🍩 Database of Original & Non-Theoretical Uses of Topology

(found 3 matches in 0.001287s)
  1. Toroidal Topology of Population Activity in Grid Cells (2022)

    Richard J. Gardner, Erik Hermansen, Marius Pachitariu, Yoram Burak, Nils A. Baas, Benjamin A. Dunn, May-Britt Moser, Edvard I. Moser
    Abstract The medial entorhinal cortex is part of a neural system for mapping the position of an individual within a physical environment1. Grid cells, a key component of this system, fire in a characteristic hexagonal pattern of locations2, and are organized in modules3 that collectively form a population code for the animal’s allocentric position1. The invariance of the correlation structure of this population code across environments4,5 and behavioural states6,7, independent of specific sensory inputs, has pointed to intrinsic, recurrently connected continuous attractor networks (CANs) as a possible substrate of the grid pattern1,8–11. However, whether grid cell networks show continuous attractor dynamics, and how they interface with inputs from the environment, has remained unclear owing to the small samples of cells obtained so far. Here, using simultaneous recordings from many hundreds of grid cells and subsequent topological data analysis, we show that the joint activity of grid cells from an individual module resides on a toroidal manifold, as expected in a two-dimensional CAN. Positions on the torus correspond to positions of the moving animal in the environment. Individual cells are preferentially active at singular positions on the torus. Their positions are maintained between environments and from wakefulness to sleep, as predicted by CAN models for grid cells but not by alternative feedforward models12. This demonstration of network dynamics on a toroidal manifold provides a population-level visualization of CAN dynamics in grid cells.
  2. Using Persistent Homology to Reveal Hidden Information in Neural Data (2015)

    Gard Spreemann, Benjamin Dunn, Magnus Bakke Botnan, Nils A. Baas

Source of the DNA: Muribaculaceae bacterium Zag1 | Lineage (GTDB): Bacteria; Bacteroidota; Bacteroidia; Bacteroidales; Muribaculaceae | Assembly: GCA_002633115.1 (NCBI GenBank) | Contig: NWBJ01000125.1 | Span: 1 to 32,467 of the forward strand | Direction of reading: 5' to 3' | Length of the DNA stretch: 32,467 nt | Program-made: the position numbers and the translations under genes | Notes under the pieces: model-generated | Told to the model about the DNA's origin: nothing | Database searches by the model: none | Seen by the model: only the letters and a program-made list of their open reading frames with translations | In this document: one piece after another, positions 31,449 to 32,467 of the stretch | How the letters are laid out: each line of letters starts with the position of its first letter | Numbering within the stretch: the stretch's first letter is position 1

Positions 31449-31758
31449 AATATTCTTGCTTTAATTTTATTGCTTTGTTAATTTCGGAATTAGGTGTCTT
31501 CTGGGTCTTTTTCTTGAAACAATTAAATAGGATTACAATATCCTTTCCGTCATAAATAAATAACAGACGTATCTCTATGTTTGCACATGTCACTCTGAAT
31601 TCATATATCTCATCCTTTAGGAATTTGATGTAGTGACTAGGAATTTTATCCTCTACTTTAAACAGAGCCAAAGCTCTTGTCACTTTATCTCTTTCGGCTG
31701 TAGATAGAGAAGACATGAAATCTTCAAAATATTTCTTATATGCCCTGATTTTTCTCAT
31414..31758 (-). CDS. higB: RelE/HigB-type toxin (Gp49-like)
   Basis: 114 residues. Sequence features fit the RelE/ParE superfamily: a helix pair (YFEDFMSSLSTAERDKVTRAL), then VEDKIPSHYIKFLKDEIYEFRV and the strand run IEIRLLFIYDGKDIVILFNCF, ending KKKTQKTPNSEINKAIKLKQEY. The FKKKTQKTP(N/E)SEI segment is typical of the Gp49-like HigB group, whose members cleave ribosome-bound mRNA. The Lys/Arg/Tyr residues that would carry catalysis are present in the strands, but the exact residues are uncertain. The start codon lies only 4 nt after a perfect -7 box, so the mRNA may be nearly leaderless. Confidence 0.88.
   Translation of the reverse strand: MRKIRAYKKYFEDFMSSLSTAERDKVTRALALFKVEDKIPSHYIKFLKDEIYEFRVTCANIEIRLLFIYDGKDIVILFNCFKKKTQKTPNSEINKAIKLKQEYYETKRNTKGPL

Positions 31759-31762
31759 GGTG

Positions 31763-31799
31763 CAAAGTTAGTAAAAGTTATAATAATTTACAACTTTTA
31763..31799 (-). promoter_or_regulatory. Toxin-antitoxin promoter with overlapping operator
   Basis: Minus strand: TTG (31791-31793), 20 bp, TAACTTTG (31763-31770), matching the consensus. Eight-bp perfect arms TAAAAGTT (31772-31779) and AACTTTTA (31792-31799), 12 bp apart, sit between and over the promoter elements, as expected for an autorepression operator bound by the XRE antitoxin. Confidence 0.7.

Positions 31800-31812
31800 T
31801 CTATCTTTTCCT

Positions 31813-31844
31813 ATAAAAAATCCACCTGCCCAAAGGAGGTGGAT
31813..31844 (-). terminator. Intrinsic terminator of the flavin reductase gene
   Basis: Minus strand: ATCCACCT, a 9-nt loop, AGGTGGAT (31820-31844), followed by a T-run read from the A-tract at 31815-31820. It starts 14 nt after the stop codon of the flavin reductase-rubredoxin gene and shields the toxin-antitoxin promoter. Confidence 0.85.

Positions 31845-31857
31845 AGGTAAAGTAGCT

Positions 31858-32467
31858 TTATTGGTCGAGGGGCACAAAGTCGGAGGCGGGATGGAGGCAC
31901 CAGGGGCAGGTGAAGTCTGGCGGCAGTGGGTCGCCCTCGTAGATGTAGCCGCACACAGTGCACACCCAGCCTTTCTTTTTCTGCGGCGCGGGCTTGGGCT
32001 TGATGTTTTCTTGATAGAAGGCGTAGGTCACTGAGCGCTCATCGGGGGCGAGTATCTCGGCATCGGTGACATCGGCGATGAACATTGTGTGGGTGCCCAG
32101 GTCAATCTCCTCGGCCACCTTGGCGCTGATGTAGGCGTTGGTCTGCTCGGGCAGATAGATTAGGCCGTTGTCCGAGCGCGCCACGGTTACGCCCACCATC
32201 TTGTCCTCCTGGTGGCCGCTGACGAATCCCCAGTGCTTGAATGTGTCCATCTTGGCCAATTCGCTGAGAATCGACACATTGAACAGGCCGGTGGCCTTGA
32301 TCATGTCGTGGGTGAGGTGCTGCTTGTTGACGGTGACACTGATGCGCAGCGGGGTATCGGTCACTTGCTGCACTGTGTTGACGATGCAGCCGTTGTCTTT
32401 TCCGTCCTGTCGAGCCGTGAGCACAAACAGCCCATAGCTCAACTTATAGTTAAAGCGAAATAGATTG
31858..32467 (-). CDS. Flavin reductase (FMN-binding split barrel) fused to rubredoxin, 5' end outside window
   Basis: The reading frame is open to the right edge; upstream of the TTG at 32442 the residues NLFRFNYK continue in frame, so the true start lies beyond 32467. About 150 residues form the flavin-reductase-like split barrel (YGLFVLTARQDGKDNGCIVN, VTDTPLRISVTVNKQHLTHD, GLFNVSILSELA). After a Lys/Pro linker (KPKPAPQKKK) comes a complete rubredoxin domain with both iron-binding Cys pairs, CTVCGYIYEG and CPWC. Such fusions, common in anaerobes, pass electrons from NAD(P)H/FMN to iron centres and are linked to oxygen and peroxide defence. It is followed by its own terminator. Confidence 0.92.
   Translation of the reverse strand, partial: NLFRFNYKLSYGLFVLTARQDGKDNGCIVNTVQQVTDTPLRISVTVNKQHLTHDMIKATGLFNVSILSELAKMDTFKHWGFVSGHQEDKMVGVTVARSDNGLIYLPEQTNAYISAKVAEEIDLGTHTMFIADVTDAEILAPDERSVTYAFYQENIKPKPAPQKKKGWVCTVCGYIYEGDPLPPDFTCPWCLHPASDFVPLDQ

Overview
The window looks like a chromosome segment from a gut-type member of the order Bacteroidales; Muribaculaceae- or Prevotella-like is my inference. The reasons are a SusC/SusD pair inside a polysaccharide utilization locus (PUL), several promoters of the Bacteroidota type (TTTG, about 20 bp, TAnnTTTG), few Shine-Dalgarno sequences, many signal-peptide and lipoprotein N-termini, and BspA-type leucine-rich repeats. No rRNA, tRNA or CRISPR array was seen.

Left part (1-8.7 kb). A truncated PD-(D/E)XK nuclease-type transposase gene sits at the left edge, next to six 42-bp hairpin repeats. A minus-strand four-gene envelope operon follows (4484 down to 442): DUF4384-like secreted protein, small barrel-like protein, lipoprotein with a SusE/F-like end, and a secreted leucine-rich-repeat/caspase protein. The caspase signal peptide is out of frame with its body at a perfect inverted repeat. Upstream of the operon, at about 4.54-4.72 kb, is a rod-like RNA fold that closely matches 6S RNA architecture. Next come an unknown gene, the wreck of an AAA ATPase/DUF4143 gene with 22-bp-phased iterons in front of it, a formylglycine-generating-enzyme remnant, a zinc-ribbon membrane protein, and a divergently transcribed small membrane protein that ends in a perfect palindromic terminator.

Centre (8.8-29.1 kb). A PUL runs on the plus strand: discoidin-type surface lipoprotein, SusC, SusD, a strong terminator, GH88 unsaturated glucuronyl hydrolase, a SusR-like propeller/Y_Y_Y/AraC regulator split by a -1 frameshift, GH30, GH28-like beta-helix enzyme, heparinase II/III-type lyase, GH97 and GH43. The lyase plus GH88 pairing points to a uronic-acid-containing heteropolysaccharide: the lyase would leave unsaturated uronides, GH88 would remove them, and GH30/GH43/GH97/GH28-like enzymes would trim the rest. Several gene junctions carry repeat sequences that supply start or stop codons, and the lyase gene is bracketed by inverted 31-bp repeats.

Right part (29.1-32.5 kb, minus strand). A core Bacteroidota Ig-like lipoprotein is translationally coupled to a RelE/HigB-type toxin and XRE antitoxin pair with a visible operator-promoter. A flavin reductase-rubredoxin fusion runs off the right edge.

Abstract We propose a method, based on persistent homology, to uncover topological properties of a priori unknown covariates of neuron activity. Our input data consist of spike train measurements of a set of neurons of interest, a candidate list of the known stimuli that govern neuron activity, and the corresponding state of the animal throughout the experiment performed. Using a generalized linear model for neuron activity and simple assumptions on the effects of the external stimuli, we infer away any contribution to the observed spike trains by the candidate stimuli. Persistent homology then reveals useful information about any further, unknown, covariates.
  3. Topological Analysis of Gene Expression Arrays Identifies High Risk Molecular Subtypes in Breast Cancer (2012)

    Javier Arsuaga, Nils A. Baas, Daniel DeWoskin, Hideaki Mizuno, Aleksandr Pankov, Catherine Park
    Abstract Genomic technologies measure thousands of molecular signals with the goal of understanding complex biological processes. In cancer these molecular signals have been used to characterize disease subtypes, signaling pathways and to identify subsets of patients with specific prognosis. However molecular signals for any disease type are so vast and complex that novel mathematical approaches are required for further analyses. Persistent and computational homology provide a new method for these analyses. In our previous work we presented a new homology-based supervised classification method to identify copy number aberrations from comparative genomic hybridization arrays. In this work we first propose a theoretical framework for our classification method and second we extend our analysis to gene expression data. We analyze a published breast cancer data set and find that that our method can distinguish most, but not all, different breast cancer subtypes. This result suggests that specific relationships between genes, captured by our algorithm, help distinguish between breast cancer subtypes. We propose that topological methods can be used for the classification and clustering of gene expression profiles.